‘Pregnant Virgin’ Stingray Won’t Give Birth After All—Here’s Why

Charlotte, a female round stingray in North Carolina who has gathered a legion of online fans, is no longer pregnant due to a “rare reproductive disease”

a tan-colored stingray swimming toward the camera in an aquarium above a fish, rocks and sand
Charlotte is a round stingray, a species named for its circular, disk-shaped body. Aquarium & Shark Lab by Team ECCO via Facebook

In February, the Aquarium & Shark Lab by Team ECCO in Hendersonville, North Carolina, announced that Charlotte, a female round stingray at the facility, was due to give birth to four pups. This news came as a shock—Charlotte had not shared a tank with a male ray for at least eight years.

The revelation prompted speculation across the internet. But what really drew attention was an out-there proposal: That Charlotte, who had shark bites, a sign of mating for the species, had been impregnated by one of the white-spotted bamboo sharks sharing her tank. Alternatively, she could have reproduced asexually, which would have been a first for her species.

Biologists promptly dismissed the cross-mating theory as impossible. So, experts presumed Charlotte’s pregnancy was a result of parthenogenesis, a form of asexual reproduction in which an egg develops into an embryo without male fertilization.

But as months passed with no news of a birth from the aquarium, Charlotte, allegedly pregnant since November, came to be long past her February due date. Some began to suspect the aquarium was withholding information.

Last week, Team ECCO shared a long-awaited update.

“We regret the delay of updates regarding Charlotte. This time was necessary to gather data and analyze lab and testing results,” the aquarium wrote on Facebook. Then, the team revealed the stingray has a “rare reproductive disease.”

In another post shared Wednesday, the aquarium confirmed Charlotte is “no longer pregnant due to her reproductive disease.”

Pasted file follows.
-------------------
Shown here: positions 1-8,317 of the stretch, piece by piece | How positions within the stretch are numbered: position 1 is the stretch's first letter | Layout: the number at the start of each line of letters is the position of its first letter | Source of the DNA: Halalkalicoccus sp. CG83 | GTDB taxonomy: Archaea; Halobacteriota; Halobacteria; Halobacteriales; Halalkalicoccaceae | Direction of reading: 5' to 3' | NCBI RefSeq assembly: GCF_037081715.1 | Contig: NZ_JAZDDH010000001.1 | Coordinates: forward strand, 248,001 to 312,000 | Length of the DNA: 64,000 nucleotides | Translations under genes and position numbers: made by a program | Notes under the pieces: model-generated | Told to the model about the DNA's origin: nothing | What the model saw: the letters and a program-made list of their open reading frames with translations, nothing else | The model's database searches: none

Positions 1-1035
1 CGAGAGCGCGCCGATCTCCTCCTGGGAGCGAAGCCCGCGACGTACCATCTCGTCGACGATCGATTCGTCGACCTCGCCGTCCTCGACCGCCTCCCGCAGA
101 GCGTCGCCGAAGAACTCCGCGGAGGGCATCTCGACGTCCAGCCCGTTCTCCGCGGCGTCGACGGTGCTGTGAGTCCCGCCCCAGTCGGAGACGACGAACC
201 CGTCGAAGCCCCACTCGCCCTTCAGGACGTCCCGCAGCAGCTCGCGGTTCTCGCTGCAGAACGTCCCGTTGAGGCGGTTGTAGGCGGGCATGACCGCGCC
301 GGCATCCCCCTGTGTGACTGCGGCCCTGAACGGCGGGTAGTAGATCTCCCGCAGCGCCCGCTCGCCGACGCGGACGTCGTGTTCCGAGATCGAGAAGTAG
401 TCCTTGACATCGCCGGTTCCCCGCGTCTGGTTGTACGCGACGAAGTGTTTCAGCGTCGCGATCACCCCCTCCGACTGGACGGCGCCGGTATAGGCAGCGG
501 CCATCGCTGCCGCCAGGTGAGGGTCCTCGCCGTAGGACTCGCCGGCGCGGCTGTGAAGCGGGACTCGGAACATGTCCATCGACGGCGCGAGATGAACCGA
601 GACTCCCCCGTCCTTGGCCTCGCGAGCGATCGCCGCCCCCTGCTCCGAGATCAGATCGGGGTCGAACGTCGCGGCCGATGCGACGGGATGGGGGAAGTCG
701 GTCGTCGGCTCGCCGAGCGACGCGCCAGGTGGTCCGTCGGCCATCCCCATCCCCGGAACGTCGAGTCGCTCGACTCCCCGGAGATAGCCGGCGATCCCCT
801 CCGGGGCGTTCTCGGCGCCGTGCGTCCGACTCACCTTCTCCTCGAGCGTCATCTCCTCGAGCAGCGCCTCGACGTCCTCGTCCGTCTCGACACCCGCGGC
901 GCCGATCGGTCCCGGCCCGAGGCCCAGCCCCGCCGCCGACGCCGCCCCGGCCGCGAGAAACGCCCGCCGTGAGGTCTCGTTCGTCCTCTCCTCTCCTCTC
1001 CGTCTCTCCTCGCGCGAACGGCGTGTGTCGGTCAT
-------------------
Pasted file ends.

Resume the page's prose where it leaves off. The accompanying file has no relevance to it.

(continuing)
Charlotte is “stable” and hasn’t shown any drop in appetite or activity, per the post. As medical experts review her test results and develop a care plan, the aquarium is temporarily closed.

“We saw eggs on the ultrasound,” Brenda Ramer, the owner of the aquarium, tells WLOS News 13’s Kimberly King. “We saw movement on the ultrasound. And then, the veterinarians we consulted through the whole thing, as this progressed, we saw cysts—or what might appear to be cysts. That’s when we brought in and started doing blood work and fluid work to see what else is going on. … All they know right now is it’s a disease that affects the reproductive system.”

In an article published days before the aquarium’s update, Larry Boles, director of the aquarium science program at Oregon Coast Community College, told the Assembly’s Emily Cataneo that he wondered if Charlotte had a reproductive disease from the onset.

“Really from the beginning, all I said, and all my colleagues said, was that this animal needs to see a veterinarian,” Boles told the Assembly. While the aquarium may have been working with vets, he added, the facility is not accredited by the Association of Zoos & Aquariums, which means it does not have to abide by certain standards such as having regular veterinary inspections.

Many older female stingrays living in managed conservation environments experience reproductive disease, per the Morris Animal Foundation. This condition is denoted by cysts on the ovaries, failure to release eggs during ovulation cycles and an enlarged uterus.

“Depending on the [type of] reproductive disease, it could be fatal,” Benjamin Perlman, an ichthyologist at California State University, Long Beach, tells National Geographic’s Liz Langley.

The aquarium was unable to detail the illness beyond labeling it as reproductive disease due to limited research on the condition, per the Facebook post.

“The most unusual thing for me is that I recall seeing footage of an ultrasound [which Charlotte had in February], and on that ultrasound you could see an embryonic ray,” says Warren Booth, who studies parthenogenesis at Virginia Tech, to NPR’s Bill Chappell. He wonders “if the female aborted the developing embryo(s) and either consumed them or a tank mate consumed them.”

Alternatively, “having cystic ovaries could possibly confuse someone to think a ray was pregnant,” Perlman tells National Geographic.

But Ramer tells WLOS News 13 that the ray’s pregnancy was legitimate, and February’s announcement was not a hoax.

“The eggs were confirmed, and that’s what I can tell you,” Ramer says to the publication. “This other thing has stepped in now, and I can’t control biological processes.”

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